Camel carpaccio at Emirates Palace

Camel carpaccio. Courtesy Emirates Palace
Camel carpaccio. Courtesy Emirates Palace

The chefs at Emirates Palace always try to offer guests a local touch that reflects UAE culture, with camel dishes served in several of the restaurants, and recently I had the opportunity to try camel carpaccio – that’s right, raw camel meat. The dish was a stand-out at last week’s Taste of Emirates Palace culinary evening, where invited VIP guests were treated to more than 50 signature dishes from all of the hotel’s restaurants. “Our chefs were excited to showcase their best dishes to our VIP clientele,” said Sandro Gamba, the executive chef at Emirates Palace. “As a little gift, we gave our guests recipes from each chef and a small jar of homemade Arabic spices, a specialty of the Oriental Kitchen, to bring a sample of our passion and diversity into their own kitchens at home.”

Head chefs from each of the Palace’s restaurants, including award-winning Mezzaluna, BBQ Al Qasr, Sayad and Mezlai, presented their best dishes.

Camel meat has long been served in the UAE as part of celebratory meals and on special occasions. Some local traditions and recent research also contend that camel meat has significant health benefits when consumed as part of a balanced diet. The camel carpaccio is available from Emirate’s Palace’s room-service menu, so in order to try the unusual and tasty dish, priced at Dh80, you’ll need to treat yourself to a room in the hotel. Or, you could try making it at home.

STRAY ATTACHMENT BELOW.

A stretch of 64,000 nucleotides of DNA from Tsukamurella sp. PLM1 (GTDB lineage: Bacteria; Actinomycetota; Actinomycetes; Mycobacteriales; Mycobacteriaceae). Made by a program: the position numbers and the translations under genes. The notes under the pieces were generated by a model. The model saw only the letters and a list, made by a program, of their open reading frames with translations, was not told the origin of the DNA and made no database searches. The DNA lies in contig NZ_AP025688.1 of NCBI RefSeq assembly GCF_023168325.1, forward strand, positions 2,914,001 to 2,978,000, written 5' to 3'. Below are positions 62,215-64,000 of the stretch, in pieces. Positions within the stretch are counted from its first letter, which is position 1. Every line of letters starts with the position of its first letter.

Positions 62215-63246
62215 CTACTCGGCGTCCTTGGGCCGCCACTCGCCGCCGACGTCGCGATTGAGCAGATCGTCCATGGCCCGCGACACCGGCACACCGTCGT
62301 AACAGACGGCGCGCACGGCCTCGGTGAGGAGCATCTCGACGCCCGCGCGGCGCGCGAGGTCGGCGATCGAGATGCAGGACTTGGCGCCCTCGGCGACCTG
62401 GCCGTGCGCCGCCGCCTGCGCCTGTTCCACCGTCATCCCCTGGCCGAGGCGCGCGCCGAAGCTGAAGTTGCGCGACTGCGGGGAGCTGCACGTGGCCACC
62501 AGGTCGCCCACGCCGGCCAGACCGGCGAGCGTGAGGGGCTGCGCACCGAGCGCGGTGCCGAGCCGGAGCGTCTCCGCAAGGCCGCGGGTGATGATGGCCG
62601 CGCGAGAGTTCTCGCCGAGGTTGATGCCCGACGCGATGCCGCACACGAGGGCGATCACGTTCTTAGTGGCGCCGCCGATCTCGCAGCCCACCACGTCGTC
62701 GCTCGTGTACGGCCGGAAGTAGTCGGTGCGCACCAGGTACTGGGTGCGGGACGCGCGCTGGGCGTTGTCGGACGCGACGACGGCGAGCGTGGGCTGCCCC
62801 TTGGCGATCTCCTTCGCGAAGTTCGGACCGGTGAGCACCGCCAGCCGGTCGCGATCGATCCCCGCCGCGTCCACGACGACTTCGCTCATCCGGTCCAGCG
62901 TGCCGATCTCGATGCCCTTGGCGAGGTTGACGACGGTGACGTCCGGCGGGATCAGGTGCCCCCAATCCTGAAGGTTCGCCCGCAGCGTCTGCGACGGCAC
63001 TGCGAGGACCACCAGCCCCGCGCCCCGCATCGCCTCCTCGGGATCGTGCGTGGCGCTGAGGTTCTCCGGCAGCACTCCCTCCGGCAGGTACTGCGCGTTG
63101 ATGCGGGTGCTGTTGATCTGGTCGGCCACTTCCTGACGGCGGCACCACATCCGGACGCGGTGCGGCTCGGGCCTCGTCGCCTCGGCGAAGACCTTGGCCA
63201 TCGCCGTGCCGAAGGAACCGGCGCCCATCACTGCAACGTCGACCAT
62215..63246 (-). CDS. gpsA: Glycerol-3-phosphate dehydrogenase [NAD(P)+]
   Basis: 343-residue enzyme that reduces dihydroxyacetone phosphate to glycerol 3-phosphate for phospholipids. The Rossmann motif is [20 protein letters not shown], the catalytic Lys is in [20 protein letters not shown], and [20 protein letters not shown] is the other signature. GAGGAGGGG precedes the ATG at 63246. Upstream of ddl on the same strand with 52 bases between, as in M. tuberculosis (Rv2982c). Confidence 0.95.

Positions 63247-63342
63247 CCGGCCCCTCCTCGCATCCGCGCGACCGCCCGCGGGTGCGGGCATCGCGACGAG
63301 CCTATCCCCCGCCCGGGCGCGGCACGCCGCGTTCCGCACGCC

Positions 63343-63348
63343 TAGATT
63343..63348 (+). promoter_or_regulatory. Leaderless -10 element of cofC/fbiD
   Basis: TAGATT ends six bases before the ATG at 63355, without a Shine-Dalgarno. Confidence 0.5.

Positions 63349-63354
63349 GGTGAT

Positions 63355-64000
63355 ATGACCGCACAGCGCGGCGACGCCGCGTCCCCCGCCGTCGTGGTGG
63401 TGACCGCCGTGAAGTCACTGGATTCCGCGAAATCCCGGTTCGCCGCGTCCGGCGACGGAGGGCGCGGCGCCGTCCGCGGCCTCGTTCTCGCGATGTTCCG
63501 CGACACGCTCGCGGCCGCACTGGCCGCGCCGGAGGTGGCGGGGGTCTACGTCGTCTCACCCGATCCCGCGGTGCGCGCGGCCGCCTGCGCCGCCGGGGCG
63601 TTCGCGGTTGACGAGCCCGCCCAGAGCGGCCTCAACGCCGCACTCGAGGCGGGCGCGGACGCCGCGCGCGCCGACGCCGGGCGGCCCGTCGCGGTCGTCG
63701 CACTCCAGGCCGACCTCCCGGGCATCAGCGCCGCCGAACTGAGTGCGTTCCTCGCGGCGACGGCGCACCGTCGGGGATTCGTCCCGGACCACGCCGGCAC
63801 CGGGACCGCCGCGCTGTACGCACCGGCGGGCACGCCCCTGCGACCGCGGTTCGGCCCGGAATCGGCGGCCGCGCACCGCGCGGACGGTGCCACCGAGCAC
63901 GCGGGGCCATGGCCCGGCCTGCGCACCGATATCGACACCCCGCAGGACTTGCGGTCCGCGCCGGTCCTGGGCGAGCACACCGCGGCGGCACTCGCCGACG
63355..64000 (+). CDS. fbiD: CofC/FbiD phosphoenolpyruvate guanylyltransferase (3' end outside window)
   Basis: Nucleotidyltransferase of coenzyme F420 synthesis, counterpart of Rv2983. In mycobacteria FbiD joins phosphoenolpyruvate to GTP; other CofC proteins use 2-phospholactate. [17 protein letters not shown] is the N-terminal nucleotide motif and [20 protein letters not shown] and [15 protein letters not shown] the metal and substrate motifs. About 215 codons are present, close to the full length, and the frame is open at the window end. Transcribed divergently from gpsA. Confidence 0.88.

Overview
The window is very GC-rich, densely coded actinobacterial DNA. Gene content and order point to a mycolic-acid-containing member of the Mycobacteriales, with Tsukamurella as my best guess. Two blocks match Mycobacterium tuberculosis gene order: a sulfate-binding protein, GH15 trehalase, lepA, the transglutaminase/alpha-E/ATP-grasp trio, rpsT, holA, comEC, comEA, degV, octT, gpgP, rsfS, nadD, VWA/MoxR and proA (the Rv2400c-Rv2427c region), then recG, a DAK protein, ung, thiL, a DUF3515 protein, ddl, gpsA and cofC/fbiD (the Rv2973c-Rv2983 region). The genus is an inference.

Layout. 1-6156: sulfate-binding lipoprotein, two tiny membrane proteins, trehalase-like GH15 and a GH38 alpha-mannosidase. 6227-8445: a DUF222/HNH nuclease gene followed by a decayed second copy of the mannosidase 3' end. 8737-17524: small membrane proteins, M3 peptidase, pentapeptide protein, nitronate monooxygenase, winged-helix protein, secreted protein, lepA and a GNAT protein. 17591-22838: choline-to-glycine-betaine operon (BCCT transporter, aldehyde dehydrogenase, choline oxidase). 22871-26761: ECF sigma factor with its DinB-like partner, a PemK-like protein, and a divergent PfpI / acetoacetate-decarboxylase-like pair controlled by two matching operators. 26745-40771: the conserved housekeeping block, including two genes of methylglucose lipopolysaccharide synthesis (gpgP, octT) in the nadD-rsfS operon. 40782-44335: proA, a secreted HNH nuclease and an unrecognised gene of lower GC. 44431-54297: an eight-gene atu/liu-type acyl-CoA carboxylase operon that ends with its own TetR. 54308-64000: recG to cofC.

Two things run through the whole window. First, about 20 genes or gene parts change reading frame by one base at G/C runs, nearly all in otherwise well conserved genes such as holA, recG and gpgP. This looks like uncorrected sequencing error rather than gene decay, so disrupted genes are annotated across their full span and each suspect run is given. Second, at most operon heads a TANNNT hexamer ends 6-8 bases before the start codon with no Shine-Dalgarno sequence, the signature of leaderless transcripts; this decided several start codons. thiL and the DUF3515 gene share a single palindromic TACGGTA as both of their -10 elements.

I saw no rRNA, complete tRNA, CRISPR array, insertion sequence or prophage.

Camel carpaccio


300g camel fillet

60g rocca leaves

100g dates

10g sea salt

10g crushed black pepper

100g pomegranate seeds

20ml olive oil

10g Affilla cress

10g Sakura cress

10g sumac powder


There are a couple of different ways in which carpaccio can be made, but regardless of which method you choose, the key is to get the slices of fillet ultra-thin. The most basic method is to simply slice the raw fillet. Many recipes suggest freezing the fillet before carving it; this makes it much easier to cut really thin slices. Alternatively slice the fillet and place the pieces of meat between two sheets of cling film, then gently hammer them out and roll over them with a rolling pin until wafer-thin.

Step 1

Enclose the camel tightly with rocca leaves and dates in plastic wrap and freeze for 60 minutes (this will make it easier to thinly slice).

Step 2

Unwrap the camel and very thinly slice, using a sharp knife.

Step 3

Arrange 4 or 5 slices of camel on each serving plate and drizzle with oil. Season well with sea salt and freshly ground black pepper, sumac powder, Serve with mixed cresses and pomegranate seeds

Published: May 7, 2014 04:00 AM


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